Velocity Reviews > unary negation operator question

# unary negation operator question

joshc
Guest
Posts: n/a

 04-01-2005
I searched through the newsgroup for this and found the answer but
wanted to make sure because of something that came up.

I want the absolute value of a 'short int' so to avoid the dangers of
overflow I am doing the follow:

short int x = -4; /* want abs(x) */
unsigned short int abs_val;

....

/* already performed check to make sure x is negative */
abs_val = -(unsigned short int)x;

I take it that the above is how I should safely get the absolute value
of a negative number. I want to confirm this because my Lint package
says that there is a:
"Loss of sign(assignment)(int to unsigned short)."

Thanks!

joshc
Guest
Posts: n/a

 04-01-2005
joshc wrote:

> /* already performed check to make sure x is negative */
> abs_val = -(unsigned short int)x;
>
> I take it that the above is how I should safely get the absolute

value
> of a negative number. I want to confirm this because my Lint package
> says that there is a:
> "Loss of sign(assignment)(int to unsigned short)."

I just wanted to add that if I cast that whole thing to an unsigned
short int then I don't get that message but I'm still curious why Lint
warns me without the cast.

Andrey Tarasevich
Guest
Posts: n/a

 04-01-2005
joshc wrote:
> ...
> I want the absolute value of a 'short int' so to avoid the dangers of
> overflow I am doing the follow:
>
> short int x = -4; /* want abs(x) */
> unsigned short int abs_val;
>
> ...
>
> /* already performed check to make sure x is negative */
> abs_val = -(unsigned short int)x;
>
> I take it that the above is how I should safely get the absolute value
> of a negative number.

Let's see what happens in this expression.

Initially, the operand ('x') is implicitly promoted to type 'int' (the
value is preserved). Then the conversion to 'unsigned short' causes the
original value to wrap around zero/SHORT_MAX+1 limit in accordance with
the rules of modulo arithmetics, i.e. the original negative value turns
into the positive value 'SHORT_MAX+1+x'. This value is once again
implicitly promoted to type 'int' (the value is preserved). And now the
unary '-' is applied to the operand, resulting in a negative value
'-SHORT_MAX-1-x' of 'int' type. Now, this final value is squeezed into a
variable of type 'unsigned short'. This will cause another wraparound.
The final value is positive '-SHORT_MAX-1-x+SHORT_MAX+1'. It is indeed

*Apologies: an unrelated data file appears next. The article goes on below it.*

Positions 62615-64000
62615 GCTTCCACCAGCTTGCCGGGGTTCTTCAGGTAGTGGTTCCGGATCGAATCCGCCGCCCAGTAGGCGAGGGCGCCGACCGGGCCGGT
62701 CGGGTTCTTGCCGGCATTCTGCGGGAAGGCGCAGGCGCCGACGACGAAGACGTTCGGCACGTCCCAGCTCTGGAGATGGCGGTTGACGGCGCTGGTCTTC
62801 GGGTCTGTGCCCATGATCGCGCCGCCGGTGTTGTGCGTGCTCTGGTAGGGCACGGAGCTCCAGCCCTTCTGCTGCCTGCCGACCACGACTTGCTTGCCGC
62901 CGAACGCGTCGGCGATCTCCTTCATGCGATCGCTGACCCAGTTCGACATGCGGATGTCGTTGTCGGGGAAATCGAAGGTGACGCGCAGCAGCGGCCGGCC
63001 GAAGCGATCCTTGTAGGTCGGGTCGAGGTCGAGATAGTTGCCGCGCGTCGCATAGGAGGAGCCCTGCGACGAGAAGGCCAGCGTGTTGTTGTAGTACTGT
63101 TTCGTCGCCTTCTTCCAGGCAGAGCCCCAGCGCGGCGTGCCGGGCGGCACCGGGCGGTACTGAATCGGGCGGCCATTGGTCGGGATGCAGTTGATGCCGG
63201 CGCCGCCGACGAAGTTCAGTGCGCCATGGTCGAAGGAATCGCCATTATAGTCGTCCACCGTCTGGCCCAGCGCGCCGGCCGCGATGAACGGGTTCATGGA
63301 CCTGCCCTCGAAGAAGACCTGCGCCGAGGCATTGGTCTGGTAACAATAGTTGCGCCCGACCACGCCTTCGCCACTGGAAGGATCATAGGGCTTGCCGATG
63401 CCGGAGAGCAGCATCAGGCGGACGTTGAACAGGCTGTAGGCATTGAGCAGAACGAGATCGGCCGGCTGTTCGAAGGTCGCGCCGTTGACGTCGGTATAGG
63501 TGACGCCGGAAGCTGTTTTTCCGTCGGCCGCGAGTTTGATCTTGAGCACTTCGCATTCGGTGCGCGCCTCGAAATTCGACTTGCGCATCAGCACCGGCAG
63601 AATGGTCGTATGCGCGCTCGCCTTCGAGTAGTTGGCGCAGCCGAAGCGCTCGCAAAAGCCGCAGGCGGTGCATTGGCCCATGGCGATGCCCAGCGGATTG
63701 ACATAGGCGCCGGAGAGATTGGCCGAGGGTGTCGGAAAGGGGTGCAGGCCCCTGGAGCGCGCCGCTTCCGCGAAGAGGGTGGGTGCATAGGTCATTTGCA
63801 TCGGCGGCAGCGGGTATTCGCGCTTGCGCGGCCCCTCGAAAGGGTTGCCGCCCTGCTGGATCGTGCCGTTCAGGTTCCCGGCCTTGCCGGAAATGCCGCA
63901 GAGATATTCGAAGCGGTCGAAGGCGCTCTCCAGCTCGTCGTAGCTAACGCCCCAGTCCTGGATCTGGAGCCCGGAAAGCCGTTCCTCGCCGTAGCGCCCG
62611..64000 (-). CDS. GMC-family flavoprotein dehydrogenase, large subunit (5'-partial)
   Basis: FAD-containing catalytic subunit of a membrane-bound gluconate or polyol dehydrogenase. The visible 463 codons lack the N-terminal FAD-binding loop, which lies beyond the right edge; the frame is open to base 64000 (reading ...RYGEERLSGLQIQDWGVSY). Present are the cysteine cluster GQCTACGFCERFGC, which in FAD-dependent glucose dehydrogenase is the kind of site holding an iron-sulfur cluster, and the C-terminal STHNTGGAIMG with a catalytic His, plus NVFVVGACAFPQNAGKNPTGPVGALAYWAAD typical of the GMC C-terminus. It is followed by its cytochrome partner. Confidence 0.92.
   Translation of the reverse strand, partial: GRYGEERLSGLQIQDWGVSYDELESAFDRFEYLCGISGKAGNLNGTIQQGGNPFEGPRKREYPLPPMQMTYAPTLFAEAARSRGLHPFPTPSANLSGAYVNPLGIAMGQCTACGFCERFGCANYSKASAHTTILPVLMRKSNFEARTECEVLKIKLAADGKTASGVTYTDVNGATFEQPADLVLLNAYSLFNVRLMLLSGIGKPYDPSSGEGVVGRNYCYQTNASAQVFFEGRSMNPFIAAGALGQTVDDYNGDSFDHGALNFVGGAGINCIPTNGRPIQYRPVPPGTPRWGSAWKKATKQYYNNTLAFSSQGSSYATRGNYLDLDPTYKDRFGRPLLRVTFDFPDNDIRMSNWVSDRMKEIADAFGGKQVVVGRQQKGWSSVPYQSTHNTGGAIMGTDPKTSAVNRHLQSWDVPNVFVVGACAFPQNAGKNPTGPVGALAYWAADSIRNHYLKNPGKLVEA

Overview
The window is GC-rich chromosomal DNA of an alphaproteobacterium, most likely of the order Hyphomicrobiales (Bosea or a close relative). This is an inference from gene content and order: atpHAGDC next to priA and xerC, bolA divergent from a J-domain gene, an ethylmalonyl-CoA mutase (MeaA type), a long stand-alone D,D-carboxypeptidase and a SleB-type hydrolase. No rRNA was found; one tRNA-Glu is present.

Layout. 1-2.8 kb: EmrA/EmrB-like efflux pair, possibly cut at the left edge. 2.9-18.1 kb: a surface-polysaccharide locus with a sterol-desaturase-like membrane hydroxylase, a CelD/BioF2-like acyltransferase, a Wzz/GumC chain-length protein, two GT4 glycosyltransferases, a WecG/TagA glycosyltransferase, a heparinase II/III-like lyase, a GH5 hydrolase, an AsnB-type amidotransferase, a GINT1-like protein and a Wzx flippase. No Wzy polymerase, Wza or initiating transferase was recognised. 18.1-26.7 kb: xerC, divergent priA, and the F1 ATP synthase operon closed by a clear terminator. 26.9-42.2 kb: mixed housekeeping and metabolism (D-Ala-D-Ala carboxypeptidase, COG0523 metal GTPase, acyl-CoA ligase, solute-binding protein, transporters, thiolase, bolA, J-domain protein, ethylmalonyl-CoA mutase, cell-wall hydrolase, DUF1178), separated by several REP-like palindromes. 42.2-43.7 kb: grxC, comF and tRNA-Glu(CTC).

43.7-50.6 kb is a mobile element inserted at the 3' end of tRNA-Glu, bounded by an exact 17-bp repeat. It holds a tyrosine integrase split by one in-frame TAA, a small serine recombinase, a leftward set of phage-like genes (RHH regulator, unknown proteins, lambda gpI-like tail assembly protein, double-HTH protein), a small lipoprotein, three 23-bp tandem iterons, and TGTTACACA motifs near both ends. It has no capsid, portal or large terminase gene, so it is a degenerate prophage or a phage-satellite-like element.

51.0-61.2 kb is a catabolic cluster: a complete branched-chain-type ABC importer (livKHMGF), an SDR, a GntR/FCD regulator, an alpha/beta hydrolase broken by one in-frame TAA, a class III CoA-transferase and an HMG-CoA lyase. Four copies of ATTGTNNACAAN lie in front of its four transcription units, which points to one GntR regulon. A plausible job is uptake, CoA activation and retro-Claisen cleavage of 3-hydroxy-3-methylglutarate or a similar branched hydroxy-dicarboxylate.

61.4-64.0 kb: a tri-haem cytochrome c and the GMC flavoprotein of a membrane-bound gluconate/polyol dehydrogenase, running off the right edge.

equal to '-x'.

It appears to be working (I hope I didn't miss anything), but if I were
you I wouldn't jump through all those hoops and employ all that
wraparound trickery to get to the negation of the original value. I
would do it this way instead

/* already performed check to make sure x is negative */
abs_val = -x;

This just makes more sense than the original version.

--
Best regards,
Andrey Tarasevich

Andrey Tarasevich
Guest
Posts: n/a

 04-01-2005
joshc wrote:

> joshc wrote:
>
>> /* already performed check to make sure x is negative */
>> abs_val = -(unsigned short int)x;
>>
>> I take it that the above is how I should safely get the absolute

> value
>> of a negative number. I want to confirm this because my Lint package
>> says that there is a:
>> "Loss of sign(assignment)(int to unsigned short)."

>
> I just wanted to add that if I cast that whole thing to an unsigned
> short int then I don't get that message but I'm still curious why Lint
> warns me without the cast.

I don't exactly understand why the above cast helps you to get rid of
the warning. But if you really want to use the cast, it would probably
make more sense to do it like this

abs_val = (unsigned short int) -x;

Read my previous message for more details.

--
Best regards,
Andrey Tarasevich

joshc
Guest
Posts: n/a

 04-01-2005
Andrey Tarasevich wrote:

>
> Let's see what happens in this expression.
>
> Initially, the operand ('x') is implicitly promoted to type 'int'

(the
> value is preserved). Then the conversion to 'unsigned short' causes

the
> original value to wrap around zero/SHORT_MAX+1 limit in accordance

with
> the rules of modulo arithmetics, i.e. the original negative value

turns
> into the positive value 'SHORT_MAX+1+x'. This value is once again
> implicitly promoted to type 'int' (the value is preserved). And now

the

I don't see why after the negation the value would be "implicity
promoted to type 'int'." I cast x to an (unsigned short int) so why
would it be cast back to a signed int?

>
> It appears to be working (I hope I didn't miss anything), but if I

were
> you I wouldn't jump through all those hoops and employ all that
> wraparound trickery to get to the negation of the original value. I
> would do it this way instead
>
> /* already performed check to make sure x is negative */
> abs_val = -x;
>
> This just makes more sense than the original version.

The problem with that way is that you can have overflow if x =
SHRT_MIN because abs(SHRT_MIN) can be greater than SHRT_MAX.

joshc